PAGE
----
Note – the U.S. Department of Justice (which includes the National Institute of Justice and the Federal Bureau of Prisons and other agencies) complies with the pre-2018 Requirements of the Common Rule, but is not a signatory to the 2018 Requirements (the revised Common Rule with a general compliance date of 21 January 2019). Also, additional requirements exist for research conducted with the consent of the Bureau of Prisons (BOP) and each BOP facility may have unique rules and requirements that researchers should be aware of and comply with. These are not addressed in this module.
By the end of this module, you should be able to:
Examine and apply the definition of “prisoner” in the federal regulations.
List the four categories of permissible research with prisoners allowed by the federal regulations.
Identify issues to consider when designing research to be conducted with prisoners.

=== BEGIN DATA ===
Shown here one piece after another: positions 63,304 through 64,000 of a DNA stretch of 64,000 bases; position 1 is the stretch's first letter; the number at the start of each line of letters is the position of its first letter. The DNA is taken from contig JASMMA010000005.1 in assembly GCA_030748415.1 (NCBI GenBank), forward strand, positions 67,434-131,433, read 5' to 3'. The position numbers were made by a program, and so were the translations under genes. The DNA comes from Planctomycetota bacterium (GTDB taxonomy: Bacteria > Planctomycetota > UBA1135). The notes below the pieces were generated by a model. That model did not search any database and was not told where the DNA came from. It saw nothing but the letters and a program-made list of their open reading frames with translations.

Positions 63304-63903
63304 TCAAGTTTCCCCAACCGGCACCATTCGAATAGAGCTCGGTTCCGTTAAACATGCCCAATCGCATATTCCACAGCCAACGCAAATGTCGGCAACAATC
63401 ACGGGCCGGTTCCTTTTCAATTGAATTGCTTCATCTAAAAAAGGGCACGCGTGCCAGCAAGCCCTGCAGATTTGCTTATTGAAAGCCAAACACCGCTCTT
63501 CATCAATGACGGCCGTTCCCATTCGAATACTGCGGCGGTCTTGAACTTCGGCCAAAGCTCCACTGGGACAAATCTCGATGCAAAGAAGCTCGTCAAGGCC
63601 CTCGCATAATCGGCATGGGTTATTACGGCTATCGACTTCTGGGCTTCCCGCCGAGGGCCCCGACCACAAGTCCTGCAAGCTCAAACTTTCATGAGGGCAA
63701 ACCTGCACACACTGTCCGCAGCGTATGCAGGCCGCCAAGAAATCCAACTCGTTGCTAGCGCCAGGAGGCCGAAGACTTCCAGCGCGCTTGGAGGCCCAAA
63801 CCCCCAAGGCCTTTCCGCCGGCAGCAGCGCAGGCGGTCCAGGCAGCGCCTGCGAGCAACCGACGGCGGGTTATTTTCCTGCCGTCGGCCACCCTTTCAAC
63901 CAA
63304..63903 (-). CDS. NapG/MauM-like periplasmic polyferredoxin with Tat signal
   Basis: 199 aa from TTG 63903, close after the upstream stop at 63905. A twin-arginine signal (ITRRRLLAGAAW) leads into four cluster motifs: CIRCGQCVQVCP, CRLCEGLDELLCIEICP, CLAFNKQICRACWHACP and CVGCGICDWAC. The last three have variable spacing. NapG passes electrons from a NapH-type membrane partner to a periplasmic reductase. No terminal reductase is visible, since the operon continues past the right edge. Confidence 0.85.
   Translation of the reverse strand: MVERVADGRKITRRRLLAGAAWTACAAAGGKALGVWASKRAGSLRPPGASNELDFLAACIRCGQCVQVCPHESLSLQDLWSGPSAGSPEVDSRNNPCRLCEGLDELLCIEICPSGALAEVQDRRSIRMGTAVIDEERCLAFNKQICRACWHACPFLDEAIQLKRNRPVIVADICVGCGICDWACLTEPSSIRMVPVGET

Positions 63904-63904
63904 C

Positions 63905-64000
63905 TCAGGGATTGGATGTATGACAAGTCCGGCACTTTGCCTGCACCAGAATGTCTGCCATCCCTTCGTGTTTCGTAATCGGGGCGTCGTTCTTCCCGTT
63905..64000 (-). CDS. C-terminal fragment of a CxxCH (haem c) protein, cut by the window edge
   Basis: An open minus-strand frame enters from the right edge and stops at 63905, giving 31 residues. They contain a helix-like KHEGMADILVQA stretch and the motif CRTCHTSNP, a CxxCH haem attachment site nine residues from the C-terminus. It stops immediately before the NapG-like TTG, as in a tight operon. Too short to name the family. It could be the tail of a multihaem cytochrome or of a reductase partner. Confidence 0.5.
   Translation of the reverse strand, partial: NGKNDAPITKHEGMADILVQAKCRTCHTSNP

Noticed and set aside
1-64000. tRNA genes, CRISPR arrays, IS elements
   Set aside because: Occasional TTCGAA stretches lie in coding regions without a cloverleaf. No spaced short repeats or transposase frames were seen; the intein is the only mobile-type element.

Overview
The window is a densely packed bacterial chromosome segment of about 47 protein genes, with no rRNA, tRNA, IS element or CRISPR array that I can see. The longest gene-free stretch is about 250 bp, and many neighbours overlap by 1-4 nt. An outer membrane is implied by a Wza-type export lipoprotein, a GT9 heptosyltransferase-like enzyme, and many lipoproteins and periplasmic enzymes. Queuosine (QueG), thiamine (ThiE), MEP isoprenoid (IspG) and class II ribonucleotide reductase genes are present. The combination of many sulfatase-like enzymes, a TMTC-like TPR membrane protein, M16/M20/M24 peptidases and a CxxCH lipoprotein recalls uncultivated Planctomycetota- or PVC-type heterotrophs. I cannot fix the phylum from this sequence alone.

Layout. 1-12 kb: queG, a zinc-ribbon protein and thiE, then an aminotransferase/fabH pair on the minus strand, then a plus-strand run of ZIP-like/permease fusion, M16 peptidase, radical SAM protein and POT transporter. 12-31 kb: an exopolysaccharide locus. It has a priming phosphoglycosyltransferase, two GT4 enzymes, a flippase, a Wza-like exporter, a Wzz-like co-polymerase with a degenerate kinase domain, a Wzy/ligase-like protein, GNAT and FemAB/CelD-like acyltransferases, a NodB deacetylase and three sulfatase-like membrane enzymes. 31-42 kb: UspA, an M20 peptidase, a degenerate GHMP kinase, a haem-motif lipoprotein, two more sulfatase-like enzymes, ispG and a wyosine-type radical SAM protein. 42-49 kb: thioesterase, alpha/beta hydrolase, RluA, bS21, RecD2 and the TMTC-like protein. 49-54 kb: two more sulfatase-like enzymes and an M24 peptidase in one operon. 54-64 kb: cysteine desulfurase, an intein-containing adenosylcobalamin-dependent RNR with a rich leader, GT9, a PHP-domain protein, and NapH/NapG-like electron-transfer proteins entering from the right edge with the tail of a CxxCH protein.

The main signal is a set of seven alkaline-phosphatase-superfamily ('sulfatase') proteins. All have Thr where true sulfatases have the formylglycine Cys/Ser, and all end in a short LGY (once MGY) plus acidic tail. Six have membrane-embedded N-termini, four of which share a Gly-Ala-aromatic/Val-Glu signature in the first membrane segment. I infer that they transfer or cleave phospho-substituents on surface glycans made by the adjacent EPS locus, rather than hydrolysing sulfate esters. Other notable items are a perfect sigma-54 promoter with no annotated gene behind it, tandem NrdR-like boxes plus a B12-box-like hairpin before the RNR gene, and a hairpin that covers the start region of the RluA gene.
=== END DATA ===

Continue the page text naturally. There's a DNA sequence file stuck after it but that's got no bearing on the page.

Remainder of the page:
Identify issues related to accessing prison populations.
Describe the regulatory obligations of an Institutional Review Board (IRB) reviewing prisoner research
|45 CFR 46.303 (Protection of Human Subjects 2018) defines a prisoner as follows:
Prisoner means any individual involuntarily confined or detained in a penal institution. The term is intended to encompass individuals sentenced to such an institution under criminal or civil statute, individuals detained in other facilities by virtue of statutes or commitment procedures which provide alternatives to criminal prosecution or incarceration in a penal institution, and individuals detained pending arraignment, trial, or sentencing.
Included in this definition are those individuals in hospitals or alcohol and drug treatment facilities, who are under court order. Individuals in work-release and house-arrest programs also qualify as prisoners. Individuals on parole are not considered prisoners. The definition applies to both minors and adults.